As some of you know, VIPS invited Andrew Wilkie here to Washington in July to speak at a briefing in the House Rayburn Building. (Wilkie, of course, is out of a job; so mutual Australian friends paid for his flight, and we in VIPS passed the hat to cover his expenses here.) After his well received presentation on July 14, we strongly encouraged him to keep throwing light on this dark chapter of history. We also voiced our hope that US intelligence analysts who have also watched the deceit close-up would soon join him in speaking out. With a wan smile Wilkie shook his head, pointing to the cost—including the character assassination to which he had already been subjected at the hands of his government. Integrity and thick skin are what it takes, but a little outside encouragement helps. The month after Wilkie was here, he laid out his case before parliament.
Wilkie testified that the attack on Iraq had little to do with weapons of mass destruction (WMD) or terrorism. We single out one particularly telling paragraph:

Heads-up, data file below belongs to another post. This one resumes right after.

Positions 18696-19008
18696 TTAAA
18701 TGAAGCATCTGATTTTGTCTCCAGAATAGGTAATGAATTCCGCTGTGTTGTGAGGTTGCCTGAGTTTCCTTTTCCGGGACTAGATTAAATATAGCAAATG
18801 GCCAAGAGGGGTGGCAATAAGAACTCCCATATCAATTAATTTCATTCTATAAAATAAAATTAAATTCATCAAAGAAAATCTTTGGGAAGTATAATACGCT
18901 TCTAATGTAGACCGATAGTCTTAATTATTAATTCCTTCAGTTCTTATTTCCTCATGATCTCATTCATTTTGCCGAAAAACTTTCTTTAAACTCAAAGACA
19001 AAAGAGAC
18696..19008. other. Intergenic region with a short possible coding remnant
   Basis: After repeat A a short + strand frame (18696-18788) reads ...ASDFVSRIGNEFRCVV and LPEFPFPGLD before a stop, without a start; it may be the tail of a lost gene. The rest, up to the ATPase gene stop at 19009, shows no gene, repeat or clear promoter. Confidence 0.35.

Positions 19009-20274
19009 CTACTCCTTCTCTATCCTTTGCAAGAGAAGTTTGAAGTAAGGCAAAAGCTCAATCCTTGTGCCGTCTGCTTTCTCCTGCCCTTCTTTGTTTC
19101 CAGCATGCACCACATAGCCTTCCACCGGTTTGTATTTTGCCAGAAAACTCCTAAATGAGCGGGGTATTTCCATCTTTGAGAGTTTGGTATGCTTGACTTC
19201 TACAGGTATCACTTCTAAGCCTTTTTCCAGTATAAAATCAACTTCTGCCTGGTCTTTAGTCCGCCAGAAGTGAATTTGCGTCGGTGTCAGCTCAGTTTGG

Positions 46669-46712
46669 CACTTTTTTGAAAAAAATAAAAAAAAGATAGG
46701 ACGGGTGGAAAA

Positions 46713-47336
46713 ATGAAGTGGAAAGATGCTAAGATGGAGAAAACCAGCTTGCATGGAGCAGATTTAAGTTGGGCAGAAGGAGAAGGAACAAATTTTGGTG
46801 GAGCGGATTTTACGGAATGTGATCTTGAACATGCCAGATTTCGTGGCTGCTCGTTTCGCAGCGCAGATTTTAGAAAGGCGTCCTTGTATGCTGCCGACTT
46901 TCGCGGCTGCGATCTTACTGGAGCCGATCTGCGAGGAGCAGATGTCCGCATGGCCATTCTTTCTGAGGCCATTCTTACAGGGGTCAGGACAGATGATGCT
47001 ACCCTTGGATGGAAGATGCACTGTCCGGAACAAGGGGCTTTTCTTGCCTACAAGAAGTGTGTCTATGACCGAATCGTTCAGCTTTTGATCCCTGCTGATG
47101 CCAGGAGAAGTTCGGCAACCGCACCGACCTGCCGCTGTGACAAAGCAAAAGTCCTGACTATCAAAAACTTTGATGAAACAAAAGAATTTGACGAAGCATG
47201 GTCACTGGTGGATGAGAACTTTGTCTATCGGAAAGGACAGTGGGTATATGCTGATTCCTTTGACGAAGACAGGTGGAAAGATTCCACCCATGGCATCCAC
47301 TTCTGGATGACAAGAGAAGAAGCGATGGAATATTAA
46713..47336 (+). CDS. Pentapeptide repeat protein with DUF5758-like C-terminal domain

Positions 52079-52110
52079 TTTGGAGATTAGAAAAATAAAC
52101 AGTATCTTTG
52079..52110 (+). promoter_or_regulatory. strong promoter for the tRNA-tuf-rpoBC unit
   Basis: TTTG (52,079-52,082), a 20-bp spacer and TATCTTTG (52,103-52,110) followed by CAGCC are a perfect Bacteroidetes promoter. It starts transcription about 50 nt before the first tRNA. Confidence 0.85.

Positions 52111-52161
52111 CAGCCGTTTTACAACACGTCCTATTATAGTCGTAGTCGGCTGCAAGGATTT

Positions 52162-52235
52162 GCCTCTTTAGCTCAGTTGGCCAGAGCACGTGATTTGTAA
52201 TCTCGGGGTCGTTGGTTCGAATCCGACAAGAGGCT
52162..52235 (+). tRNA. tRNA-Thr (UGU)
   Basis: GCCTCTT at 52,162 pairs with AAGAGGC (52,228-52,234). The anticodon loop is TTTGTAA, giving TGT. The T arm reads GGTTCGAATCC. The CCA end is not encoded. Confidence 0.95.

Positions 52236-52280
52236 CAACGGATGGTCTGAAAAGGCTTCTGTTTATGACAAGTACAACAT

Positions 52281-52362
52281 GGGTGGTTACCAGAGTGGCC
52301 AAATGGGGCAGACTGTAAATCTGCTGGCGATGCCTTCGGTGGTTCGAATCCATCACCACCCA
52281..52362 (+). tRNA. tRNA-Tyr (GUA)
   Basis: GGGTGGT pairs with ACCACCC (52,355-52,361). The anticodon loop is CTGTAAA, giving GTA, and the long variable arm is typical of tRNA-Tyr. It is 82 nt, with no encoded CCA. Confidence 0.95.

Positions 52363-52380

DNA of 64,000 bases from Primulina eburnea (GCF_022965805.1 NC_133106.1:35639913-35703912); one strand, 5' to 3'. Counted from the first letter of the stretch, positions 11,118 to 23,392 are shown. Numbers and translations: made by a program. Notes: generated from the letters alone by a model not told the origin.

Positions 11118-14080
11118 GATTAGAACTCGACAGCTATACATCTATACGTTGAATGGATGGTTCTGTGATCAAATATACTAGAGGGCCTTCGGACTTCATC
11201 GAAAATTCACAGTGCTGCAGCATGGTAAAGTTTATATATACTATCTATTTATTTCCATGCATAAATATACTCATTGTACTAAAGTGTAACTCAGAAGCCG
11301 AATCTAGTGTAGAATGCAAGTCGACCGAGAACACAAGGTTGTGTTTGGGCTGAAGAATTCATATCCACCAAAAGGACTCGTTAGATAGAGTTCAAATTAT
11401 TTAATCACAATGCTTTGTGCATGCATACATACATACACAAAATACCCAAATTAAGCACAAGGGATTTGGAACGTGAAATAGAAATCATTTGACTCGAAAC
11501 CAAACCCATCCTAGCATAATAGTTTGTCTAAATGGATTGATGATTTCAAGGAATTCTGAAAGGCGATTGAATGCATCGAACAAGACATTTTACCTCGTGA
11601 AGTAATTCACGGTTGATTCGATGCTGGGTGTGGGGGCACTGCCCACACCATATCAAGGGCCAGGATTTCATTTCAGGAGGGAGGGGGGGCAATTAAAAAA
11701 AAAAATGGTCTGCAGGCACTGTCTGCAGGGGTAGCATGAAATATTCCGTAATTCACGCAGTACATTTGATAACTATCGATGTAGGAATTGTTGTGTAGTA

“Please remember the Government was also receiving detailed assessments on the US in which it was made very clear the US was intent on invading Iraq for more important reasons than WMD and terrorism. Hence all this talk about WMD and terrorism was hollow. Much more likely is the proposition the Government deliberately exaggerated the Iraq WMD threat so as to stay in step with the US.”
In the wake of Wilkie’s testimony, Australian pundits have become more critical of Australia’s current leaders’ continuing refusal to acknowledge that, as one journalist put it, they were “conned by master manipulators masquerading as purveyors of objective intelligence.”
We include Wilkie’s testimony below, with a reminder that…
You too can make a difference.
Steering Group, VIPS
Ray McGovern (RRMcGovern@aol.com), a CIA analyst for 27 years, is on the Steering Group of Veteran Intelligence Analysts for Sanity. He is co-director of the Servant Leadership School, an inner-city outreach ministry in Washington, DC.